Usually I write this blog for my own amusement and satisfaction, however I’m always happy to get feedback – and I think the most-common request I’ve had is to write a full review on the Radon Swoop 170.
I did quite a comprehensive “first ride” report back toward the end of 2016, which is part of the reason I’ve held off from writing a more final evaluation of the bike until now.
The other reason is that I’ve been a bit busy, but it’s a rainy Easter Monday afternoon and I’m stuck in front of the PC for work (with nothing happening), so here we go.
As covered in my initial write-up, the Swoop 170 is billed as a “super-enduro” bike by the German direct sales firm. It has (you guessed it) 170mm travel at both ends, very contemporary geometry and an excellent parts list for the price.
I won’t dwell on it again, but the main points are a Vivid Air shock, Lyrik fork, GX 11sp transmission, Guide RS brakes, 150mm Reverb Stealth and Ergon/Race Face finishing kit.
The only weak-ish link on the spec was the DT Swiss E1900 wheels, which were perfectly decent for the price but a bit vague in ride feel.
It wasn’t too long until I upgraded to a pair of DT EX471 rims with Hope rear and Superstar front hubs – which were stiffer, more responsive and tougher. Those rims are so unbelievably tough, let’s just say that if Chuck Norris rode enduro, I know which rims he’d pick.
He might have to deliberate a bit longer on which position to ride the geometry flip chip in. Personally I found the middle “trail” setting with its 65.3deg head angle best for up-and-down rides, only using the “park” setting with its 64.8deg HA for a couple of particularly steep rides. It was mainly the slightly steeper seat tube angle that I preferred on the middle setting TBH, rather than the slacker HA.
Don’t ask me about the steeper “tour” setting, I never used it.
One of the main points from my preliminary review was my surprise and delight at how well the Swoop pedals.
I still think it’s a particularly good pedaller for a long-travel 27in bike, and you certainly shouldn’t fret about choosing it over a 160mm bike, but I later realised that part of my enthusiasm stemmed from the fact that I’d just stepped off the Kona Process 153.
Now the Kona was a great bike in many ways and full of character, but I didn’t fully realise how badly it pedalled until a little while after I’d changed bikes.
With a longer perspective now, I’d say the Radon pedals well for a 170mm frame and has a great fluid suspension action over rocks and roots on climbs, but it’s not earth-shattering.
A lot of enduro bikes can struggle a bit on mellower trails, feeling cumbersome or just plain dull as they soak everything up. Again the Swoop is on the positive side of the balance sheet here. It’s by no means a singletrack rocket, but it feels involving and fun and allows you to interact with the trail.
You don’t really ride a 170mm travel bike for the climbs or the flat bits though, and the Swoop totally lives up to expectations on the descents.
The suspension is easy to set up and feels planted yet still reasonably playful, it gobbles up the bumps while maintaining momentum and the chassis has, in my opinion, just the right amount of stiffness.
It’s an easy, intuitive bike to ride and the long reach (460mm on a medium) gives good stability, while the short 430mm rear allows the bike to be hopped about more easily than you might expect.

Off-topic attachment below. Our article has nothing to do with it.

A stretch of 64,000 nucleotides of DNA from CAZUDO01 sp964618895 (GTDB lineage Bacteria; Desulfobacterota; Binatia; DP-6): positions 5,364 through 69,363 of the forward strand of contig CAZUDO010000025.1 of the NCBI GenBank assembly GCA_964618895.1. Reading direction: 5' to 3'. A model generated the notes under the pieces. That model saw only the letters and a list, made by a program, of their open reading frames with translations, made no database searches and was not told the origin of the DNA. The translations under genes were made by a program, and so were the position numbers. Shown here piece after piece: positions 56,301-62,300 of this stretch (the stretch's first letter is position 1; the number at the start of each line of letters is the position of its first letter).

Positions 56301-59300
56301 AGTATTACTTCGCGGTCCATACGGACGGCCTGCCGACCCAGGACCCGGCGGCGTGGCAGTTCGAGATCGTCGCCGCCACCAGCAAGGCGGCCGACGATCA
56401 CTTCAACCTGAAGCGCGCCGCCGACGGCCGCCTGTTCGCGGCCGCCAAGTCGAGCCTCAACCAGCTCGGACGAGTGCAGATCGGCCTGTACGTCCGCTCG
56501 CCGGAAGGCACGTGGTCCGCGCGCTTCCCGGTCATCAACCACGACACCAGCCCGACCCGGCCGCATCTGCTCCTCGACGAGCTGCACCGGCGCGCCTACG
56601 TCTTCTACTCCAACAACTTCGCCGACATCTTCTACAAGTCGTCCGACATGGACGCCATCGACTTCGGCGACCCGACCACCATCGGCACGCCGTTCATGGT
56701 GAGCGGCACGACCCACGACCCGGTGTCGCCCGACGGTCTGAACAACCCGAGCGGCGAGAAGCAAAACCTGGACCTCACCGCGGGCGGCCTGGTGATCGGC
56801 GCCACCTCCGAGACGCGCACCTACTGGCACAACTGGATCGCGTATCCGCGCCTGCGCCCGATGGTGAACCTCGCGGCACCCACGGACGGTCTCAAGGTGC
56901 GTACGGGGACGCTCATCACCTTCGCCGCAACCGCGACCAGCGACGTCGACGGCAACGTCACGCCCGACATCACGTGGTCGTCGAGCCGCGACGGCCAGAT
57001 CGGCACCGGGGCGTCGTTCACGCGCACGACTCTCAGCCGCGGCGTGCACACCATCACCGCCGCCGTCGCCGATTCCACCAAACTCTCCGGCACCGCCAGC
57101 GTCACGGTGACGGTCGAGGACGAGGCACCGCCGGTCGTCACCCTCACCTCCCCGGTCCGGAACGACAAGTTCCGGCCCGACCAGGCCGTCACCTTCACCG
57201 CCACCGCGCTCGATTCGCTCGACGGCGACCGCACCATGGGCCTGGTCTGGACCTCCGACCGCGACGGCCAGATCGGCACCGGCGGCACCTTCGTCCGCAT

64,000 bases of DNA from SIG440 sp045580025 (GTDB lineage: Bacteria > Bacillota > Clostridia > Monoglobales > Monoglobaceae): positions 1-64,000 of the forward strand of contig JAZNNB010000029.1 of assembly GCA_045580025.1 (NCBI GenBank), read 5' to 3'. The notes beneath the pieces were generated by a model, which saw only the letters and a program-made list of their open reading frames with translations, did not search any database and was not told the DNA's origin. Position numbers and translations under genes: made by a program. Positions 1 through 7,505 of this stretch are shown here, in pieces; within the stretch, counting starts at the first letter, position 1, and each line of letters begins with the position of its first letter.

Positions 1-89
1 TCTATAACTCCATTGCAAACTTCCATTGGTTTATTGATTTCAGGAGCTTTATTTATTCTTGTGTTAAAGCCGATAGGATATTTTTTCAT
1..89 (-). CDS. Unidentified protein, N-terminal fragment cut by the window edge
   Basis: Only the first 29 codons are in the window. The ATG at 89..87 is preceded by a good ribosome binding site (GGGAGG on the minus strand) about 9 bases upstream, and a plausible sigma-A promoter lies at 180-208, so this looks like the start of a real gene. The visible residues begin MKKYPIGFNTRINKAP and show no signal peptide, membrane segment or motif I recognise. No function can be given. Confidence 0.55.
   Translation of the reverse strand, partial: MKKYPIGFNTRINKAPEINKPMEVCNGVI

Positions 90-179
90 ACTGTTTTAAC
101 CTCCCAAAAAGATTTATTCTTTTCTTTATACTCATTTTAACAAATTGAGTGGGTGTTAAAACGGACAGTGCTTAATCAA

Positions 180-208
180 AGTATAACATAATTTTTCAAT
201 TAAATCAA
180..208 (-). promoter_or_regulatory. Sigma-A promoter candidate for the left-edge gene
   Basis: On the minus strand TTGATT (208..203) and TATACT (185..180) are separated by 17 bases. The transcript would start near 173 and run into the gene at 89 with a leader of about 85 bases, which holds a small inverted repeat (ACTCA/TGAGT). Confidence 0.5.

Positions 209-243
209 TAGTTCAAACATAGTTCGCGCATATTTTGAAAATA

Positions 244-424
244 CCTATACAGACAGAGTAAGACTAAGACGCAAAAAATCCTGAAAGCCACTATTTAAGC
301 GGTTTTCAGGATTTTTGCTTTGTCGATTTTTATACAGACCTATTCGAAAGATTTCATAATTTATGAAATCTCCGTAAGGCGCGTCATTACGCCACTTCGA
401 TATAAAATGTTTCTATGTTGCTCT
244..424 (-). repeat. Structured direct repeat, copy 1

I’ve actually now been won over by the benefits of longer chainstays for an enduro bike now, finding I can go even faster with the extra stability they provide. However I must admit the Swoop never felt twitchy as some short-rear-end bikes can.
I rode the Swoop locally, at Hebden Bridge, in the Lake District and on a fantastic week-long trip to the Scottish Highlands.
It was absolutely in its element in places like Torridon and Kinlochleven. It devoured the rocky terrain with no fuss and coped well with long days of pedalling, leaving me feeling relatively fresh even after six days of riding. Note I said relatively fresh.
Aside from the aforementioned wheelset, I also changed the bar and stem straight away. I began with a 45mm stem and 780mm bar, later settling on a 35mm stem instead for the quicker steering response.
The other big change was swapping to a Cane Creek DBair shock with climb switch early in 2017.
This improved the climbing a little bit and gave the bike a more planted, less poppy feel.
The DBair has a reputation for feeling a bit dead, but it suited the Swoop quite well and I think it let me take rock gardens and root nests with a touch more confidence. I certainly never felt the need to browse coil shocks on CRC, if you see what I mean.
So I’m no longer riding the Swoop, and I can pinpoint the exact moment at which I decided to change bikes.
I was riding the famous Annat descent near Torridon in the North West Highlands of Scotland, which is basically several miles of medium sized rocks on a relatively gentle gradient. Everything was going well, we were going at a fair clip, but then a thought popped into my head: “I wish this bike had 29in wheels.”
So I’ve now gone full 29er and the Swoop is with a new owner, through no fault of its own.
I can honestly look back on it as one of the best bikes I’ve owned, and that’s in terms of build quality as well as the ride character.
Everything about it was pretty much right and the high quality frame and low pricing made it such a sweet deal.
In fact it still is, and I notice the new Santa Cruz Nomad is VERY similar in its geometry. Considering that you can buy a really nicely specced Swoop for the same price as the Nomad frame-only, I wouldn’t be surprised to see more of these German shred sleds on the trails in the near future.
Unless everyone else buys 29ers instead, of course.
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